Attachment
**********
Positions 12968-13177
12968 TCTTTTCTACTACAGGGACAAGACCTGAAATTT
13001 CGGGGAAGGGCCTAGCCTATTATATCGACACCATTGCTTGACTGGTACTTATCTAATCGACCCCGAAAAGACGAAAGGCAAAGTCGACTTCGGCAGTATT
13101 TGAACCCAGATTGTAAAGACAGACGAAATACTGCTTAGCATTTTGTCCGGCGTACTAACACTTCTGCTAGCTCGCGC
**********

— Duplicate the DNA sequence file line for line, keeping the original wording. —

Positions 12968-13177
12968 TCTTTTCTACTACAGGGACAAGACCTGAAATTT
13001 CGGGGAAGGGCCTAGCCTATTATATCGACACCATTGCTTGACTGGTACTTATCTAATCGACCCCGAAAAGACGAAAGGCAAAGTCGACTTCGGCAGTATT
13101 TGAACCCAGATTGTAAAGACAGACGAAATACTGCTTAGCATTTTGTCCGGCGTACTAACACTTCTGCTAGCTCGCGC